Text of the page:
The Atomic Heritage Foundation has released a new, expanded edition of A Guide to the Manhattan Project in Tennessee to raise public interest in the recently created Manhattan Project National Historical Park. The guidebook can be purchased on our online store or through Amazon.
Once a “Secret City,” Oak Ridge, TN is one of the three Manhattan Project sites which are part of the new Manhattan Project National Historical Park. As the site of the pilot X-10 graphite reactor and uranium enrichment plants, Oak Ridge was transformed from a sparsely populated farming area to sprawling industrial complex with 75,000 inhabitants in just three years during World War II. The guidebook explains the key role that Oak Ridge played in the Manhattan Project, and highlights the sites tourists may be able to visit as part of the new park, such as the X-10 Graphite Reactor and the Calutrons at the Y-12 Plant.
The guide opens with the story of John Hendrix. Known as the “Prophet of Oak Ridge,” in 1900 he predicted that a city would be built on Black Oak Ridge and help win a great war. On September 19, 1942, General Leslie Groves approved the selection of Oak Ridge as the enriched uranium production site, just two days after accepting his role as director of the Manhattan Project. During the Manhattan Project, Groves never allowed himself more than an hour to make a decision.
Much of the initial uranium enrichment research was done at Columbia University, the Woolworth Building, and other sites in Manhattan. Many of the physicists and engineers who worked there were later sent to Oak Ridge. Donald Trauger remembered working at Columbia University’s Pupin Laboratory on the gaseous diffusion separation process, “We were working 7 days a week and long days. It was really a privilege and wonderful learning experience.”
“Clinton Engineer Works,” the code name for the Oak Ridge operation, is the first section in the guidebook and offers readers an overview of life in the top-secret world of Oak Ridge. Knoxville, whose population was 111,000, was the main entry point for Manhattan Project workers headed for Oak Ridge. Because of secrecy, most people did not know where they were going or why. Robert Dyer recalled, “I got drafted. I figured I was on my way to Japan but then they put me on a train and I wound up in Oak Ridge. And I’ve been here ever since.”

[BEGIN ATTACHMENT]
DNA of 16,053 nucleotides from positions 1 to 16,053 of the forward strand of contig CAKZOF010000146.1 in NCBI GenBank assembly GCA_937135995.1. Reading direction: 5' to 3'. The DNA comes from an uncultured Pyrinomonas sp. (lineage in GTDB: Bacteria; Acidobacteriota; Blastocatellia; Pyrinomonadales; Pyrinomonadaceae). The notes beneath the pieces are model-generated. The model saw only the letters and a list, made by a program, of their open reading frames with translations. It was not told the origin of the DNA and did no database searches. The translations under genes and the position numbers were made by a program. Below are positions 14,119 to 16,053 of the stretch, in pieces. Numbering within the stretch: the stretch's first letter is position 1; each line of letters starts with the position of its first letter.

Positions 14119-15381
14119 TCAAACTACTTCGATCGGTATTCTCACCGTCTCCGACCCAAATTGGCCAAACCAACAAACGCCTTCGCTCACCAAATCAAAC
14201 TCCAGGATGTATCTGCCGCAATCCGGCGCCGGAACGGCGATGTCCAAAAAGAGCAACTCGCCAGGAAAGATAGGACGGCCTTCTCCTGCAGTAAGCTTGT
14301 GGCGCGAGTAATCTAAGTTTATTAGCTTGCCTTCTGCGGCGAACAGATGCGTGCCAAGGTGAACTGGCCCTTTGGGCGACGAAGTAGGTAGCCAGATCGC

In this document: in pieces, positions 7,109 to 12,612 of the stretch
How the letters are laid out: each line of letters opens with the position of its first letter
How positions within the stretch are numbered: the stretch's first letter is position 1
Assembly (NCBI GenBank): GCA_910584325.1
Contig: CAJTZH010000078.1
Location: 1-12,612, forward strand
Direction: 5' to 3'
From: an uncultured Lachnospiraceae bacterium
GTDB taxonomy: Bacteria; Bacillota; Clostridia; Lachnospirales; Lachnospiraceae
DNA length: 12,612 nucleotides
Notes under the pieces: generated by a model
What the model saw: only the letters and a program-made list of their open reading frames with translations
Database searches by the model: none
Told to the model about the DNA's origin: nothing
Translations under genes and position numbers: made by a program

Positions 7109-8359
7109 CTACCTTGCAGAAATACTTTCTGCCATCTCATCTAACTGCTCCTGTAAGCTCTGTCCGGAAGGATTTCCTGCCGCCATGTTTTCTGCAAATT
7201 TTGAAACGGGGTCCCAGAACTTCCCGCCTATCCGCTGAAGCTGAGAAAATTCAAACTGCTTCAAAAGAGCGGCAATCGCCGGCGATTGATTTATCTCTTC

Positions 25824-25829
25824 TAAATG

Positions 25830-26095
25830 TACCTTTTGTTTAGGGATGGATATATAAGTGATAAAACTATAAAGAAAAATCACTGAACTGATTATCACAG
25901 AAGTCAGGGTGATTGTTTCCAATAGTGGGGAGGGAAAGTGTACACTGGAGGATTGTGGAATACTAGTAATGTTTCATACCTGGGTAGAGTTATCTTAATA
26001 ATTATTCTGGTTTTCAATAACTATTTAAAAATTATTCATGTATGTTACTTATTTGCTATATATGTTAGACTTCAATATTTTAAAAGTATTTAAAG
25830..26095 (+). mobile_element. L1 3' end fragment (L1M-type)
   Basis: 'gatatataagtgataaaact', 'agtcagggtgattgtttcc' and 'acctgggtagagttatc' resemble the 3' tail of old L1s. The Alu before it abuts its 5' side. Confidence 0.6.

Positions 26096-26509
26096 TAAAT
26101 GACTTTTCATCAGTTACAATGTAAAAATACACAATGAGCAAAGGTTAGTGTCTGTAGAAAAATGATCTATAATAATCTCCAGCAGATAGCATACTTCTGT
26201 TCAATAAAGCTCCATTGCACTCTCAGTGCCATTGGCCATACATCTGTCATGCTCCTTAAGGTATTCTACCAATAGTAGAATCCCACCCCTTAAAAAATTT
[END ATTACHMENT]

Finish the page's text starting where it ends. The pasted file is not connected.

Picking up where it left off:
“Production Plants” brings readers to the main production facilities used for enriching uranium, including the Y-12 electromagnetic separation plant, the K-25 gaseous diffusion plant, and the S-50 liquid thermal diffusion plant. By translating complicated processes to concise descriptions and diagrams, the book helps readers appreciate the scientific and engineering innovations involved.
The guidebook features a tribute to the late William J. “Bill” Wilcox, Jr., a Manhattan Project veteran who worked in the Y-12 and later in the K-25 plants. Recognized by the City of Oak Ridge as their official historian, Bill was a tireless supporter of preserving the Manhattan Project history of the Secret City.
“Life in the Secret City” and “Oak Ridge Community” provide a glimpse into daily life in Oak Ridge. In the muddy city, residents coped with cramped living conditions, constant construction and long lines. Most people accepted the shortcomings as the price of contributing to the war effort. This section also explores the experience of African Americans who were recruited throughout the South and offered an hourly wage of fifty-eight cents or more as laborers, janitors and domestic workers. While the segregated housing and other facilities were far from ideal, most black workers were glad to have a steady, paid job and the promise of a brighter future.
Entering the workforce for the first time, tens of thousands of young women, many right out of high school, came to Oak Ridge as technicians, nurses, secretaries or office staff. Their employment at Oak Ridge was a significant opportunity, both economically and socially. Nurse Rosemary Lane recalled, “It was fun from even from the very beginning. We had a good time. It was a great life for single people in Oak Ridge.”
A new section explores secrecy and compartmentalization at Oak Ridge. Oak Ridge workers had to wear a badge at all times, and it was difficult for family members to get passes to visit. All mail was checked and censored. Despite rigorous security procedures, however, at least one Soviet spy, George Koval, succeeded in passing project secrets to the USSR.
James A. Schoke met Koval when they worked together on the Manhattan Project in Dayton, OH. Schoke remembers Koval as “a very nice guy. He was an excellent technician, knew his job very well, and was very friendly…Of course, I had no idea he was a spy. The amazing thing is that he wasn’t detected and got away with it.”
The expanded guidebook also features the establishment of the Manhattan Project National Historical Park in 2015. As the nation’s storyteller, the National Park Service will interpret the Manhattan Project at the park sites in Oak Ridge, Los Alamos, NM, and Hanford, WA. The book lists some of the sites and properties tourists can now visit to learn more about the Manhattan Project in Oak Ridge.
The guidebook is perfect for students, teachers, tourists, and anyone who is interested in Oak Ridge’s complex history and legacy for today. Filled with colorful photographs and engaging stories, the book is an excellent introduction to Oak Ridge’s fascinating history.
Publication of A Guide to the Manhattan Project in Tennessee was funded thanks to contributions from Ellen Abelson Cherniavsky, Dieter Gruen, Lawrence S. O’Rourke, James A. Schoke, and Byron and Thomas Trauger.